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The New Oxford Annotated Bible New Revised Standard Study Bible that provides essential scholarship and guidance for Bible readers.

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Commentary on Isaiah

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29.1–8 : Siege of Jerusalem.

God will allow Jerusalem to be besieged as David once besieged it (2 Sam 5.6–9 ). The experience will be like a descent into the underworld (cf. 5.14–15; 8.19 ), but there will be a sudden deliverance—as happened when Sennacherib withdrew from Jerusalem in 701.

1 :

Ariel, variously explained; perhaps an altar‐hearth (Ezek 43.15 ), alluding to Jerusalem.

6 :

Cf. 30.30 .

29.9–16 : Failure of the warning.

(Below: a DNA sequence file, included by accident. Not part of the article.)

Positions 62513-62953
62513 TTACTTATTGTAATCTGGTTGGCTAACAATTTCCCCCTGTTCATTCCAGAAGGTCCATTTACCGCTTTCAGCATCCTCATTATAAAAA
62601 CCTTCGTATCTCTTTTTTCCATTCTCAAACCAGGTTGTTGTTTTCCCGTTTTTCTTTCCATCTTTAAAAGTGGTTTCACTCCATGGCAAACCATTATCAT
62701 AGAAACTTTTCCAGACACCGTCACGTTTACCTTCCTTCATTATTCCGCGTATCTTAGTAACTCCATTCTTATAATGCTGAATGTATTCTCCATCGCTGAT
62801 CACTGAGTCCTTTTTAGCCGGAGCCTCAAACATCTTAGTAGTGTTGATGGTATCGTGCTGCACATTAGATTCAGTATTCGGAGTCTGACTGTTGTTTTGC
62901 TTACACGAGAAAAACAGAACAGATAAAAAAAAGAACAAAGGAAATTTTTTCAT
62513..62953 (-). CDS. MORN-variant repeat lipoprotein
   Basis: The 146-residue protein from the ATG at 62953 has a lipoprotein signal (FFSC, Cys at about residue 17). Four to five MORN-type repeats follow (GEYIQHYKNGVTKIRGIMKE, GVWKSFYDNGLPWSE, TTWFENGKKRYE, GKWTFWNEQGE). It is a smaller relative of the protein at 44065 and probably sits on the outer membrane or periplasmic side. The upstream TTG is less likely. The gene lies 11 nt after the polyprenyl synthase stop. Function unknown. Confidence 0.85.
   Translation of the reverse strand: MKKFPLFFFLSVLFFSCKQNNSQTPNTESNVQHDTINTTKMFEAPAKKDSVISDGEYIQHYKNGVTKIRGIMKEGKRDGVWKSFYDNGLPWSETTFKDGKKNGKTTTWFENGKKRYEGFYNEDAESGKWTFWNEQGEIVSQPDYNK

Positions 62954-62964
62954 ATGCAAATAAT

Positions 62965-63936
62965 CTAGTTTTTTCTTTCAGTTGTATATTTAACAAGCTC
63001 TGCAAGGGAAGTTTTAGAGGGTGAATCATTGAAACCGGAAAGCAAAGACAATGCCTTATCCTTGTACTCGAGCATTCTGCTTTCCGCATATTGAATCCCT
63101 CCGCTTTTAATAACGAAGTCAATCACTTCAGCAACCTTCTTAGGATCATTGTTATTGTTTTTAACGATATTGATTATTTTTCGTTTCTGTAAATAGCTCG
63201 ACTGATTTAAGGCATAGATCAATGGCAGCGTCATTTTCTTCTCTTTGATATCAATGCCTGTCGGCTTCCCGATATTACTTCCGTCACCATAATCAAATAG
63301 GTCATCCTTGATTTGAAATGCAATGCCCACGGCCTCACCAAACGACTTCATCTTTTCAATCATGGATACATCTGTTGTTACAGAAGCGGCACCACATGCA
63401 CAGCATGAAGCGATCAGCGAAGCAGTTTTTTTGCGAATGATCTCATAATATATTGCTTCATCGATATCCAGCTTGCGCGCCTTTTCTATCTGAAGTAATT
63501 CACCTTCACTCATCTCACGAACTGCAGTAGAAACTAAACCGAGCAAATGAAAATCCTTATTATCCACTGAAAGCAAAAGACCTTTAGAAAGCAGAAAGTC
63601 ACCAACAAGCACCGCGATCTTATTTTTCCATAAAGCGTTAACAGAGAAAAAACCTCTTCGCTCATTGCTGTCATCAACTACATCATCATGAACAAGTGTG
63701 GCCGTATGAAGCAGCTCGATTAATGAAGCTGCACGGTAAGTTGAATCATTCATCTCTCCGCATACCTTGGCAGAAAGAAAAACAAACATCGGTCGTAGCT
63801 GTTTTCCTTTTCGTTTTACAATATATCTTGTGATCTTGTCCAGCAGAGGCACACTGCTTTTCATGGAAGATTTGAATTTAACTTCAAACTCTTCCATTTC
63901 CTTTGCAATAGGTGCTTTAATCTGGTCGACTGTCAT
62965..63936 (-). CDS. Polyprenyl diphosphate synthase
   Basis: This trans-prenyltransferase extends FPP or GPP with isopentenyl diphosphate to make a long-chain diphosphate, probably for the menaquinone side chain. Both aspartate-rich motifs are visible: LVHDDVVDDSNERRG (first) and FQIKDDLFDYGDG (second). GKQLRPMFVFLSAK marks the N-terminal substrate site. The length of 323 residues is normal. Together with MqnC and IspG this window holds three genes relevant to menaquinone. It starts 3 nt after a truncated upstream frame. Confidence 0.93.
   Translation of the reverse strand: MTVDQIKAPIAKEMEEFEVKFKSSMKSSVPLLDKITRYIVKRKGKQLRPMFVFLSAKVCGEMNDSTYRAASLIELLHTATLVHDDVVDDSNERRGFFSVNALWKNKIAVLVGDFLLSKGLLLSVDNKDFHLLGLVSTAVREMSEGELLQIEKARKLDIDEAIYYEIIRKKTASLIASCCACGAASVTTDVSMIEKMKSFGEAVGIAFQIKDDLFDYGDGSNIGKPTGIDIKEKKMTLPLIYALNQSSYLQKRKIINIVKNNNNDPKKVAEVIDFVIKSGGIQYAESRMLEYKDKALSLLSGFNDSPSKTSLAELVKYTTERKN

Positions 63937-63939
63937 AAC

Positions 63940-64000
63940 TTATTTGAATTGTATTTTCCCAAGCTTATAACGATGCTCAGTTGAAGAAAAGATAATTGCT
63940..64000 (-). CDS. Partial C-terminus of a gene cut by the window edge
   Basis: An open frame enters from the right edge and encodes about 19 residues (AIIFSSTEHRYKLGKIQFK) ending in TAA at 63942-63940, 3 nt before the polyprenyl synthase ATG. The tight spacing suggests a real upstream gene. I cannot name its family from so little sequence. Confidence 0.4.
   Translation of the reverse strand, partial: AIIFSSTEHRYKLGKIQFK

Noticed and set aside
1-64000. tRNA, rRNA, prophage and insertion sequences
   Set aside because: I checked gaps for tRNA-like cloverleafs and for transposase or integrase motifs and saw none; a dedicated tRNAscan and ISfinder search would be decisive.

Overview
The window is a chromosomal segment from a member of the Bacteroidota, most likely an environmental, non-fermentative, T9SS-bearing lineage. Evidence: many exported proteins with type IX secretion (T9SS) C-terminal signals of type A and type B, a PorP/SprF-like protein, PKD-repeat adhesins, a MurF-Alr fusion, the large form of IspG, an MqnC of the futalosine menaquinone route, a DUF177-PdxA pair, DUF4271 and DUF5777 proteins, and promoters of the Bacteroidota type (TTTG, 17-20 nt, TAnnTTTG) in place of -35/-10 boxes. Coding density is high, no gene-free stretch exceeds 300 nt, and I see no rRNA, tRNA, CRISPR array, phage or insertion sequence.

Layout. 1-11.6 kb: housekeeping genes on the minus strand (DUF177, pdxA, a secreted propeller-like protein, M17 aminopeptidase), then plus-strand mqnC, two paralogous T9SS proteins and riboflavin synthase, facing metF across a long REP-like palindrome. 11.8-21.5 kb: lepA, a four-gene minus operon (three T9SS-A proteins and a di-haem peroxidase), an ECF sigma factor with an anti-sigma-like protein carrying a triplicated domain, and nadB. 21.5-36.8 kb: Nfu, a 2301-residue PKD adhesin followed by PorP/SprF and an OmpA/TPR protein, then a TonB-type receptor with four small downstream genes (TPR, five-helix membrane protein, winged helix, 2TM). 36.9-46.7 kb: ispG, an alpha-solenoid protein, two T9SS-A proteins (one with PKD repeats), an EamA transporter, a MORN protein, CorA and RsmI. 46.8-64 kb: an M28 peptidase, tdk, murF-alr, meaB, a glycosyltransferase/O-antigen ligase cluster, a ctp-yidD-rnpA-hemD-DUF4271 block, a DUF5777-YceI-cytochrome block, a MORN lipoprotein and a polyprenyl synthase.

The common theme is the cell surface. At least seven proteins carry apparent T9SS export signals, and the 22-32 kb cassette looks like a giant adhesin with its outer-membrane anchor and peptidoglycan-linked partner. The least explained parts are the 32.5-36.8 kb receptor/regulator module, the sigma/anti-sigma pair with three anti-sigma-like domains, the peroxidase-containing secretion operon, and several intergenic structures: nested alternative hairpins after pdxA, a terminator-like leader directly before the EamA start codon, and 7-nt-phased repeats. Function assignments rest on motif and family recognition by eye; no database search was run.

Blindness, which also affects prophets, is a common metaphor for religious insensitivity in Isaiah; cf. 6.9–10 .

11–12 :

A later comment applying the idea of literacy to the reception or nonreception of the prophet's message in written form.

13–14 :

Against conventional worship carried out without conviction; cf. 1.10–17 .

15–16 :

Against the professional purveyors of wisdom, especially in the political sphere. For the image of potter and clay, see 45.9; Jer 18.1–6 .

29.17–24: A later assurance of a hopeful future.:

22 :

Abraham, cf. 41.8; 51.2 . Abraham, redeemed by God's call to journey into the promised land, becomes the model for those who returned to Judah in the post‐disaster period.

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